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Q: In your opinion, is RAD overly diagnosed as the answer to every problem? How come that RAD is suddenly found in families after sometimes years of a child being a part of this family?
 
A: RAD probably is overly diagnosed. Every child and every parent will have some adjustments to make in the bonding process. The adjustments will vary for each child and parent, as personalities differ. How quickly, or how smoothly, or if they will at all move through the process of attaching is as variable as the number of children who are adopted. Every child brings his or her own experience to the process, so each child will have a different attaching experience even were they all attaching to the exact same person. The reason that some children, who have been here a number of years, are just now being diagnosed with attachment issues is basically threefold. First, it may take years of slow progression toward attachment to finally realize that movement has ceased or is so slow as to be no longer discernible. Again, there are innumerable reasons for this to be apparent years later: increased facility of language, cessation of other major life issues, which seemed to have been complicating attachment (learning disabilities, depression, physical problems, etc.), completion of therapies, etc. Second, the child may have hit a new milestone, or life crisis, or level of awareness, which effectively "raises the bar" so high that there is a setback within family relationships. This could be frustration with new academic milestones that can't be easily mastered. It could be a flood of new hormones with the onset of puberty, it could be an issue within the family that causes the child to "relive" the trauma of previous abandonment or abuse. Again, there are any number of these variables. Third and maybe most important, there is an increasing awareness within the psychological and medical communities about the issues of attachment. With that awareness and knowledge of symptoms, more and more psychologists, psychiatrists, and pediatricians will be identifying and qualifying symptoms as attachment issues and suggesting that we, as parents, seek out treatment for these issues. Now, that doesn't necessarily mean that our children are suddenly unattached after years of fairly normal family dynamics. It does mean that we do need to "revisit" some issues that may not have been entirely resolved, because they were buried in the back of the closet until present.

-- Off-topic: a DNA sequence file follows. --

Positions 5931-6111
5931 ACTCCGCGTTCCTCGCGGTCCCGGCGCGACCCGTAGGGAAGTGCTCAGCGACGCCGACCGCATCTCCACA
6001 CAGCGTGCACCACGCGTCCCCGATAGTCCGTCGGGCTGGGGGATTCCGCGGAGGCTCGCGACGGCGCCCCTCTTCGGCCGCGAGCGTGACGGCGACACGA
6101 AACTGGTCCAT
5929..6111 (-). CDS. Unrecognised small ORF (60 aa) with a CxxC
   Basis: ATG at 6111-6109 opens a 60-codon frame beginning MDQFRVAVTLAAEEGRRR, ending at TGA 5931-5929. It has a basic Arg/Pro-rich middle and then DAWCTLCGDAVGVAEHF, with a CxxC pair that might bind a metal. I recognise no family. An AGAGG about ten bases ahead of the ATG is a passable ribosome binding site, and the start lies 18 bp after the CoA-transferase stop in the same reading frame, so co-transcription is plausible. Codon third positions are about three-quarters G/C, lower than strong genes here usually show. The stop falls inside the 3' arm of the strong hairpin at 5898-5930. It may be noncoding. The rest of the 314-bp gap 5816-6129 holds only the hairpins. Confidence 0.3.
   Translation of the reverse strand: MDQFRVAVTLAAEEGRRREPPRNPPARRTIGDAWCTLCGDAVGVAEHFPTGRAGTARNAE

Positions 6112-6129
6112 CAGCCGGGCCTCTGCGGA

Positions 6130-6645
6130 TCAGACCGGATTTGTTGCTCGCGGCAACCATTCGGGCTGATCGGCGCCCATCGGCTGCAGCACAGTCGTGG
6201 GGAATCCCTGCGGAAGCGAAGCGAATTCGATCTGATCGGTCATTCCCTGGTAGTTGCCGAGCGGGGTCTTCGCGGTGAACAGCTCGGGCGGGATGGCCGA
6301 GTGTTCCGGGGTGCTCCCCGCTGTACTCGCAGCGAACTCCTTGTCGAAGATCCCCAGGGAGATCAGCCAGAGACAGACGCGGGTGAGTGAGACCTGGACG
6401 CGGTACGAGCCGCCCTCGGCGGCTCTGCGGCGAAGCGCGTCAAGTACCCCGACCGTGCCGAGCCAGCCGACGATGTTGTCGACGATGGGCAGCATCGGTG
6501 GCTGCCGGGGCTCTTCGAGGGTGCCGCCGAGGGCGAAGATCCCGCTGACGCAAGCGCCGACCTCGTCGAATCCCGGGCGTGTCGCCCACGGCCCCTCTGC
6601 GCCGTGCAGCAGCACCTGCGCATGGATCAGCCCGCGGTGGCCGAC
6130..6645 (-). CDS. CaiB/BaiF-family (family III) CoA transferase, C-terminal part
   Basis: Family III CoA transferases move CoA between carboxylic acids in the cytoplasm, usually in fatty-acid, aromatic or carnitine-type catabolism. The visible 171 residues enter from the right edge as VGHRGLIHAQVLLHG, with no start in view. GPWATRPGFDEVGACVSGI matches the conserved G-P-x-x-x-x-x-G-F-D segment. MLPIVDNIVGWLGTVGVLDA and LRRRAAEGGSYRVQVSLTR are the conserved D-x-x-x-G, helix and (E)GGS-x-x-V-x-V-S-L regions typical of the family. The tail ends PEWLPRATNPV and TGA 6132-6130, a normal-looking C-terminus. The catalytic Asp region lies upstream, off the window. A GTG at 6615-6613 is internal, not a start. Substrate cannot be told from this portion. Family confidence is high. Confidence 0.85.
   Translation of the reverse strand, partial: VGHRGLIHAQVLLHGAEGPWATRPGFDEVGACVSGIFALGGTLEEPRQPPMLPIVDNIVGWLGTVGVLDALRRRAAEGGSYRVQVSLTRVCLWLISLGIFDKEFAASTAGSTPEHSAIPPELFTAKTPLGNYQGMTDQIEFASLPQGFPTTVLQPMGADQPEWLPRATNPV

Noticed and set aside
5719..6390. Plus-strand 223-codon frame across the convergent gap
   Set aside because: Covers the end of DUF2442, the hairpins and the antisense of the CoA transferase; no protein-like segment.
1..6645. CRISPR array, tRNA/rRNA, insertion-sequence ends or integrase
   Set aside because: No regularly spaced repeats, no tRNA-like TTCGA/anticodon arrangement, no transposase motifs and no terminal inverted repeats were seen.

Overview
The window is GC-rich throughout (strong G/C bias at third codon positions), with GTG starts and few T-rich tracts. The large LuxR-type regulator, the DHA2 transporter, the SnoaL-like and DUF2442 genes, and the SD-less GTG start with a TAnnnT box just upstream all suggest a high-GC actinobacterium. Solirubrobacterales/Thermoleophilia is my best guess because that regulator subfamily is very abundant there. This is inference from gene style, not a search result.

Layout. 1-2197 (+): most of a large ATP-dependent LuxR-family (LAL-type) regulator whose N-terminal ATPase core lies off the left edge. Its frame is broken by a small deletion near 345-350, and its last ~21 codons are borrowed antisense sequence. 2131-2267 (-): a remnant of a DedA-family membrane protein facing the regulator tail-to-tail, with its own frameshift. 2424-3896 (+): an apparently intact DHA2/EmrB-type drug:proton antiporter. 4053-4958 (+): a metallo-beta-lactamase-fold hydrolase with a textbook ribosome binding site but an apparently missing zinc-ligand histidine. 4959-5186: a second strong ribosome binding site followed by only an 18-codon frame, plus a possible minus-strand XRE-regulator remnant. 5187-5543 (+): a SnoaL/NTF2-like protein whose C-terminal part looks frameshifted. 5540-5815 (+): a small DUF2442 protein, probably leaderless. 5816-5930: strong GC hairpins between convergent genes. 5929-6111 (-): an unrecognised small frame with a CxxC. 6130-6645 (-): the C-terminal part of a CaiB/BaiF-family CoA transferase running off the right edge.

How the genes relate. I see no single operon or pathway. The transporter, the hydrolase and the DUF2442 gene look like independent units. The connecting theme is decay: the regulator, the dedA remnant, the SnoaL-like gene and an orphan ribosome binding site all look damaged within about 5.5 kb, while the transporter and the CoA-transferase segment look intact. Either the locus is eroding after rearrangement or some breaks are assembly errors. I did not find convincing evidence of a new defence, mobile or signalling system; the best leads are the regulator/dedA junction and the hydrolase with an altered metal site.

There are IA children, who are so damaged when they are adopted that they are completely unable to make any kind of connection to a primary caretaker. But most of the time, the issues are somewhere between there and secure attachment. Like lots of things, it's a question of degrees. Some may never be able to overcome the trauma, but many do, although probably not without a good fight, dedication, and support. Educate yourself, do your best, know your limitations, and be prepared to work hard in case you need to.
 

 

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Last update on September 12, 2017

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